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Accessibility Lawsuits Bring Slow But Steady Wins For Disabled City Residents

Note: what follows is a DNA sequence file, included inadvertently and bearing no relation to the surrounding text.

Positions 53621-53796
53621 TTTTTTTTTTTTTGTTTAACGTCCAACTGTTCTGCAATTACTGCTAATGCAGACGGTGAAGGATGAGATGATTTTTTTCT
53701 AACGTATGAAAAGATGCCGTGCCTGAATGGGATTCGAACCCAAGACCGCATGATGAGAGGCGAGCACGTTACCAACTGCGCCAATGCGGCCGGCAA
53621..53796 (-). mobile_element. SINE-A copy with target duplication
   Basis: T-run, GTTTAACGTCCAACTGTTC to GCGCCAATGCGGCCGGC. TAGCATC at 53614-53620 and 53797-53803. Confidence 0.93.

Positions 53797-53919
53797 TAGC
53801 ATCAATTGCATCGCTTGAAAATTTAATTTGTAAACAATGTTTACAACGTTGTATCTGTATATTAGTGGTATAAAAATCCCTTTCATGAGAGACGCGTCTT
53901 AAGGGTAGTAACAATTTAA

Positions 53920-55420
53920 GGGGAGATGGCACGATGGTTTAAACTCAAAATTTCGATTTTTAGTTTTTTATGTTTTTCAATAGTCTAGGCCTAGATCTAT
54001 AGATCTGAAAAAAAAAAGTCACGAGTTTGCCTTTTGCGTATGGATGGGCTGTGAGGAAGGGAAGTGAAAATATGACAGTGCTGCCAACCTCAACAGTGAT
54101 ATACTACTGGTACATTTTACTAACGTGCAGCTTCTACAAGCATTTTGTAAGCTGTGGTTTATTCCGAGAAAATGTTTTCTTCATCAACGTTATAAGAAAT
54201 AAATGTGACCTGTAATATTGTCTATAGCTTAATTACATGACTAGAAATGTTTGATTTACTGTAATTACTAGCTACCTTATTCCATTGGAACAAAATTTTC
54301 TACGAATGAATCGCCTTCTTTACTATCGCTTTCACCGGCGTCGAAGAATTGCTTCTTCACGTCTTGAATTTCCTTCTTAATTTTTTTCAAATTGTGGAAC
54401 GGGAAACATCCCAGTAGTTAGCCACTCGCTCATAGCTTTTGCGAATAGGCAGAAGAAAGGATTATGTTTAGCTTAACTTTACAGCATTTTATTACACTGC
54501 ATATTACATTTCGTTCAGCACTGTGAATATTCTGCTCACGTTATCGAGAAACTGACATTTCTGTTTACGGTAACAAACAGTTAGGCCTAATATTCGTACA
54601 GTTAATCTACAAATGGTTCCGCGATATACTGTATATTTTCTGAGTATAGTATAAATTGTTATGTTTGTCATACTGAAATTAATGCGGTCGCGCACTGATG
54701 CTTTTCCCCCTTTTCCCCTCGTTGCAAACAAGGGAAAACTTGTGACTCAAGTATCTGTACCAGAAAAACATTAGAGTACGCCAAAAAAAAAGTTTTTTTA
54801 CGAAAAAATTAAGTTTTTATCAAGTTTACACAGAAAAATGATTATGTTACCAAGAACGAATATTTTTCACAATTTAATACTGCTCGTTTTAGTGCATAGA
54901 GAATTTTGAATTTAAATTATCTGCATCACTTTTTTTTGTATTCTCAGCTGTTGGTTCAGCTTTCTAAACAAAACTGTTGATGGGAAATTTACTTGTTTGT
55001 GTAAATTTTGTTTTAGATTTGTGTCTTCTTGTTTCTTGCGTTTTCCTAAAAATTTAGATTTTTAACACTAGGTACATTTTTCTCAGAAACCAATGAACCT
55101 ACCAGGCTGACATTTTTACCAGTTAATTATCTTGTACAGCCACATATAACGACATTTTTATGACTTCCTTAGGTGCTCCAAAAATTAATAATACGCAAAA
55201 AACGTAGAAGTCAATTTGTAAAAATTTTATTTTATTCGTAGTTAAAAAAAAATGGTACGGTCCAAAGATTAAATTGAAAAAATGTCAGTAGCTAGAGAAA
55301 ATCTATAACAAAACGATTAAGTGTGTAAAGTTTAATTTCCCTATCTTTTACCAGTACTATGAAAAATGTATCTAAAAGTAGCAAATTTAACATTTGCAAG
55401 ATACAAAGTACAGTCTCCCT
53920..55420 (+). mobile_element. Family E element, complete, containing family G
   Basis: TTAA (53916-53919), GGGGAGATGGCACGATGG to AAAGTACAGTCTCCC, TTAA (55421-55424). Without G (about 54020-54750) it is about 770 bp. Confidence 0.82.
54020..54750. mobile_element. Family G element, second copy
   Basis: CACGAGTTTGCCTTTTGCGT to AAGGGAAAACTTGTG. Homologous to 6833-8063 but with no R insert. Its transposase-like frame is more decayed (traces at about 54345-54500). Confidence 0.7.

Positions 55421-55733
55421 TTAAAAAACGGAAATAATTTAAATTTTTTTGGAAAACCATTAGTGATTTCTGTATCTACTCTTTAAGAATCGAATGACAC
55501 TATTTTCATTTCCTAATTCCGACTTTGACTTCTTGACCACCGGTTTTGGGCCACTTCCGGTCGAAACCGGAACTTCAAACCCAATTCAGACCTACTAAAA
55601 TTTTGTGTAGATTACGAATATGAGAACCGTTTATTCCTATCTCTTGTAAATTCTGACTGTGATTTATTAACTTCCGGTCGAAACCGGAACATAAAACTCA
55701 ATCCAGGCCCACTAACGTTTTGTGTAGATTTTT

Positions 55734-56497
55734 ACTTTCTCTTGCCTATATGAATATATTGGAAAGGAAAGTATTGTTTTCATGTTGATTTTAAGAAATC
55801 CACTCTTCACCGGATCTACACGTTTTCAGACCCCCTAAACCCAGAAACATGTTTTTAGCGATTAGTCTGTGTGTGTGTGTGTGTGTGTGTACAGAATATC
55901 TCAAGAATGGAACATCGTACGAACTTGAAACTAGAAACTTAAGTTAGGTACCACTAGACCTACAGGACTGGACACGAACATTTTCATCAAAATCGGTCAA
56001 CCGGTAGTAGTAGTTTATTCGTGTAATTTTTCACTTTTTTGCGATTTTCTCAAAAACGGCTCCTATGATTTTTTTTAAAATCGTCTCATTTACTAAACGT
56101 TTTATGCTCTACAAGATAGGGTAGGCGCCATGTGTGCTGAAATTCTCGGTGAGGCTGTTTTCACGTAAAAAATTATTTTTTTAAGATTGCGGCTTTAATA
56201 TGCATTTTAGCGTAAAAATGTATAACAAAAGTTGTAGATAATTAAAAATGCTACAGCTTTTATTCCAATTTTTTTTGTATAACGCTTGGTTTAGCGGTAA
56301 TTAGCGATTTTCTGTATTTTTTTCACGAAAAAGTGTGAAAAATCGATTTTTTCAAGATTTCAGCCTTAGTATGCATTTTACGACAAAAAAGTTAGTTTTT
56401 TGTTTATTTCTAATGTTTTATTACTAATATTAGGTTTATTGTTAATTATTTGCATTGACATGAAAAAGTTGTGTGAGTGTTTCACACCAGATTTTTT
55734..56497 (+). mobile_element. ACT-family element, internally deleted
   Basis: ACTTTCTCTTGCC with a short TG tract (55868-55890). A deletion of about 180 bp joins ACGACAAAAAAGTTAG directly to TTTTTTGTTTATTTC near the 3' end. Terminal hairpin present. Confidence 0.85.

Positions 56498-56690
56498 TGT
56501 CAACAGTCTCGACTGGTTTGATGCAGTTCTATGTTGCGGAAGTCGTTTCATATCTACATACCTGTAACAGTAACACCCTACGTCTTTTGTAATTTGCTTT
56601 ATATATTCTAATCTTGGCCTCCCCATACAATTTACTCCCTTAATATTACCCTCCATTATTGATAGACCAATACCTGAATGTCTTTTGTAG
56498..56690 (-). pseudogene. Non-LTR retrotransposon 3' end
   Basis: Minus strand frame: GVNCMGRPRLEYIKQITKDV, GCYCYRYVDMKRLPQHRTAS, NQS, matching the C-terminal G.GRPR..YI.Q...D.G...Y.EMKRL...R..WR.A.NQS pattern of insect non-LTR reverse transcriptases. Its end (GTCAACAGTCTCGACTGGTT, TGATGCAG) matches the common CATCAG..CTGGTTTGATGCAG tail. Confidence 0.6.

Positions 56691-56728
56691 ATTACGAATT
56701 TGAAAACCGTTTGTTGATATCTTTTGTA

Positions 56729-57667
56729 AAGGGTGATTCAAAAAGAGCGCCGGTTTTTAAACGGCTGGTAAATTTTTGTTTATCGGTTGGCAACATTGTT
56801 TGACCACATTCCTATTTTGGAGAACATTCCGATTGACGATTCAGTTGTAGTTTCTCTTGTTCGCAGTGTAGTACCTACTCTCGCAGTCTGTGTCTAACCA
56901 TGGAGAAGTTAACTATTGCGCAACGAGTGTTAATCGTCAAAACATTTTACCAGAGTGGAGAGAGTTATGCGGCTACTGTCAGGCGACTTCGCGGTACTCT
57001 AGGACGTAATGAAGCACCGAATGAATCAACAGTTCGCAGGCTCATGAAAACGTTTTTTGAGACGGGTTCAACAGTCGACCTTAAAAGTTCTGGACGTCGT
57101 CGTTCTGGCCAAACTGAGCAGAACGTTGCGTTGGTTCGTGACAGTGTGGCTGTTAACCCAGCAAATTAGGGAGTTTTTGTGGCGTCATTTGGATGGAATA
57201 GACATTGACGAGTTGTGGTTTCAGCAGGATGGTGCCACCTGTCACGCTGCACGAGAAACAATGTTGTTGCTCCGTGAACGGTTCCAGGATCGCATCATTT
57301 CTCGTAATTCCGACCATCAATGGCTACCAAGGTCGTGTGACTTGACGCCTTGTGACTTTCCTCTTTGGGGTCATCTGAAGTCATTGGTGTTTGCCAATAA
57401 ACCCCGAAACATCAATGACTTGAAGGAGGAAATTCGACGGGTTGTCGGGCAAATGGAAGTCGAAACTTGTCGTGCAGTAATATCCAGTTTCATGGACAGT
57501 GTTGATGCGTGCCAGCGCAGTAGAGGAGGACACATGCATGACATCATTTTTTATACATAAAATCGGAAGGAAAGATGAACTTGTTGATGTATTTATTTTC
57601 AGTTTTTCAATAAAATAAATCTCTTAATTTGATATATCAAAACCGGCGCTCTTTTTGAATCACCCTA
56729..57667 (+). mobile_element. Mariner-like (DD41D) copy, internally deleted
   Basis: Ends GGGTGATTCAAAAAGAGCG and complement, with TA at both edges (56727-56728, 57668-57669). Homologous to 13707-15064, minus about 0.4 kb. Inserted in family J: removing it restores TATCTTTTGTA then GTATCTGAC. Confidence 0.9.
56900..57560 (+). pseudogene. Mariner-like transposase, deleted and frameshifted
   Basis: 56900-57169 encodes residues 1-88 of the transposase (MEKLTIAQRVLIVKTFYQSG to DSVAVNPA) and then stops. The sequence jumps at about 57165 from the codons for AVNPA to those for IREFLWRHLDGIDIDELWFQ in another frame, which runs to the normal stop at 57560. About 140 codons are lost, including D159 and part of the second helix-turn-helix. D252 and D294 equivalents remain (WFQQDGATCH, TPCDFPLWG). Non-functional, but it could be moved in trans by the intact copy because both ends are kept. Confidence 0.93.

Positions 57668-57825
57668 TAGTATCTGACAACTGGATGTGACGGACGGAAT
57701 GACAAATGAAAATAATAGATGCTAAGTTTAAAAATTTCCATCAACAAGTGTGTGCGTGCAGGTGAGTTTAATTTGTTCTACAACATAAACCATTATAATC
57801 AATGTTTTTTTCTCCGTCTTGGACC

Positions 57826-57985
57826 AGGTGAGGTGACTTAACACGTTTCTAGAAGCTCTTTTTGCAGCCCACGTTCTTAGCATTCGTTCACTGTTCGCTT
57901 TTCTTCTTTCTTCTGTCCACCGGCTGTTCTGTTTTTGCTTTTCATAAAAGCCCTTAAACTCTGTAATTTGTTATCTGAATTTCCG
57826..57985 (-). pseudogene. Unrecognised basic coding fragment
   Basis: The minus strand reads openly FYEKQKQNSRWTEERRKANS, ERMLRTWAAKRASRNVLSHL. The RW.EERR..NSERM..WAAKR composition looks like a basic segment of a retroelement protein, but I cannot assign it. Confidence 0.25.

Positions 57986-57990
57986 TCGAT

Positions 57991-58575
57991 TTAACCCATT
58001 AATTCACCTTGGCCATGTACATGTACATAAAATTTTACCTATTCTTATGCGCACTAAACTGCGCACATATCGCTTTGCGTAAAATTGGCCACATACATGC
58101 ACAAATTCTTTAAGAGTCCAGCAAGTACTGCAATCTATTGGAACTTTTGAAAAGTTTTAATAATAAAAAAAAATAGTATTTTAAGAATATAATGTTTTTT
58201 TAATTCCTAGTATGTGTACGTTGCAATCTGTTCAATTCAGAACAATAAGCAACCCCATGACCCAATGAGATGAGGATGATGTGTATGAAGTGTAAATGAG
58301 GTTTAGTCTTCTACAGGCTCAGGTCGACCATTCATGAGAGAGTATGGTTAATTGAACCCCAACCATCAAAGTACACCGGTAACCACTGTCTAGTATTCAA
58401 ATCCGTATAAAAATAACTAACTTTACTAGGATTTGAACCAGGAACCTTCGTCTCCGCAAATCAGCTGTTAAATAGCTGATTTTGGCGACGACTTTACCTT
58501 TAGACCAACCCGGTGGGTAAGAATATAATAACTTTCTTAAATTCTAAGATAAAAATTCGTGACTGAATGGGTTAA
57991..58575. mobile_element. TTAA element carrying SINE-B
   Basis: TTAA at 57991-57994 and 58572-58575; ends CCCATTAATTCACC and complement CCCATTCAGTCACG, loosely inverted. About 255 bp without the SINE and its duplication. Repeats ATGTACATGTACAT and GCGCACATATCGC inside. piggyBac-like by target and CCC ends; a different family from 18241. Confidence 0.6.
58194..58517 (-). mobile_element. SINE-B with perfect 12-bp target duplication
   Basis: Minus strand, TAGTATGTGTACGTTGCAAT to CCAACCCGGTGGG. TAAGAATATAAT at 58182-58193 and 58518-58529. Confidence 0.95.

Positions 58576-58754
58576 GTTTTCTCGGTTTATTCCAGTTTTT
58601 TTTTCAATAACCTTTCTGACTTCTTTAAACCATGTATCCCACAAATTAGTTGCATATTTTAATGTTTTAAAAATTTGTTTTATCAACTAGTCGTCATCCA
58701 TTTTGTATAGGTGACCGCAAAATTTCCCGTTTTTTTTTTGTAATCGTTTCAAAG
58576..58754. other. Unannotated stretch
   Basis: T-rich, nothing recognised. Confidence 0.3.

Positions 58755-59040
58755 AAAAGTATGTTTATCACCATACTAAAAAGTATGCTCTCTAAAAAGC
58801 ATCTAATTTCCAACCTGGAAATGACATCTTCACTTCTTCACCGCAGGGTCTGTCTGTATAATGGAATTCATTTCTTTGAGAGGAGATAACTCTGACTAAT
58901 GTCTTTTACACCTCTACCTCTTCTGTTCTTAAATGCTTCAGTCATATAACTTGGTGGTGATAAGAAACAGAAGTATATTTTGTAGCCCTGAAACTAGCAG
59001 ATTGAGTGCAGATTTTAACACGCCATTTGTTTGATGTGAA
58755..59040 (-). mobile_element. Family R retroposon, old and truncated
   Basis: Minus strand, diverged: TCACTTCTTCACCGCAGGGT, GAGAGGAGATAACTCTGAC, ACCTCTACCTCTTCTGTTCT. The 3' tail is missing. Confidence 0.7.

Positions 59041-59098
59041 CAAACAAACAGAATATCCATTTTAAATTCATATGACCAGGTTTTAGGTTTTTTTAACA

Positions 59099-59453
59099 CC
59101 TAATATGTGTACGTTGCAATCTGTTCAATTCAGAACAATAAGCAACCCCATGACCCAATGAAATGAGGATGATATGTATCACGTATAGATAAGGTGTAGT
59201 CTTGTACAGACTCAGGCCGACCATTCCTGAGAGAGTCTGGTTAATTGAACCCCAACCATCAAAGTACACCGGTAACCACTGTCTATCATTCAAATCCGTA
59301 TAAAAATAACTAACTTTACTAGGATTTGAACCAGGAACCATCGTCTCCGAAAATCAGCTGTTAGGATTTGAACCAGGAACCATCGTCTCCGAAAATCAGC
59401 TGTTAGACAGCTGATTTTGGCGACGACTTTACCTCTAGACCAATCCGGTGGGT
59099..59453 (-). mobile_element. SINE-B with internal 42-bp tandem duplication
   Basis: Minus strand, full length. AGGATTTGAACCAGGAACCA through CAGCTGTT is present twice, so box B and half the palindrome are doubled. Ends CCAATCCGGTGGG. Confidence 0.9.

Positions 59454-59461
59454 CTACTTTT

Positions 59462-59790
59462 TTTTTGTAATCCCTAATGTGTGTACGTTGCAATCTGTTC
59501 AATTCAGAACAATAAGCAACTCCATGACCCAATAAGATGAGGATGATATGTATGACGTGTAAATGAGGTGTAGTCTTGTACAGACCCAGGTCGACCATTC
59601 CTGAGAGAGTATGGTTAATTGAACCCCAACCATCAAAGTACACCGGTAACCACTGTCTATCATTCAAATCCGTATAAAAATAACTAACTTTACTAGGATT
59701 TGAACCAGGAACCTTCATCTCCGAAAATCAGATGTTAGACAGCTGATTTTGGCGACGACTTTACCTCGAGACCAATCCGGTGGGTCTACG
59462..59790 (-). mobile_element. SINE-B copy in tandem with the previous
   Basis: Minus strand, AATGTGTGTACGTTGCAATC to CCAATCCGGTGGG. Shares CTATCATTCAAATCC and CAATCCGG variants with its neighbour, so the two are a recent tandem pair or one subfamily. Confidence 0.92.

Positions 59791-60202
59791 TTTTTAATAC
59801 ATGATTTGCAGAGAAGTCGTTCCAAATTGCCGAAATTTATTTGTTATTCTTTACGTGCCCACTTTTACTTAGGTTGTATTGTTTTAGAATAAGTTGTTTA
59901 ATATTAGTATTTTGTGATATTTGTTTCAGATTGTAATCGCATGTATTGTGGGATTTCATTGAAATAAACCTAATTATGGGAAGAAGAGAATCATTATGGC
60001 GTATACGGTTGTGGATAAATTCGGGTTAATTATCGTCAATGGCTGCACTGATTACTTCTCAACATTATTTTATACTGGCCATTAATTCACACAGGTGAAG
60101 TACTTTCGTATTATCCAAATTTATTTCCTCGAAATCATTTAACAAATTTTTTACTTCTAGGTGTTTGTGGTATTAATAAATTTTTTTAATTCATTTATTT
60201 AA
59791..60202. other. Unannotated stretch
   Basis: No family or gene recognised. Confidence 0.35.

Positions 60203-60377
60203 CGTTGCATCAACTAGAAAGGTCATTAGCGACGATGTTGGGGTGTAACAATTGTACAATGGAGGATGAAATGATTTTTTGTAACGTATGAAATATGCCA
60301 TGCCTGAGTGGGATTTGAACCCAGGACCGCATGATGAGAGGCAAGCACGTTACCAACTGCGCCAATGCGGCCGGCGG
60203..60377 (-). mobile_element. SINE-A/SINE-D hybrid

In 2019, just months after New York City opened the new, eye-catching Queens library to much fanfare from the design world, local library patron Tanya Jackson filed a lawsuit against the library and the city. As architecturally interesting as the library was, her lawsuit claimed, it was inaccessible to her and other patrons who use mobility devices. In May 2023, city officials filed another lawsuit—this time against the architectural firm, for “professional malpractice” in developing inaccessible designs. “It’s really a shame,” says Sharon McLennon-Wier, the executive director of the Center for Independence of the Disabled of New York and a blind Black woman, in an interview with The New York Times.
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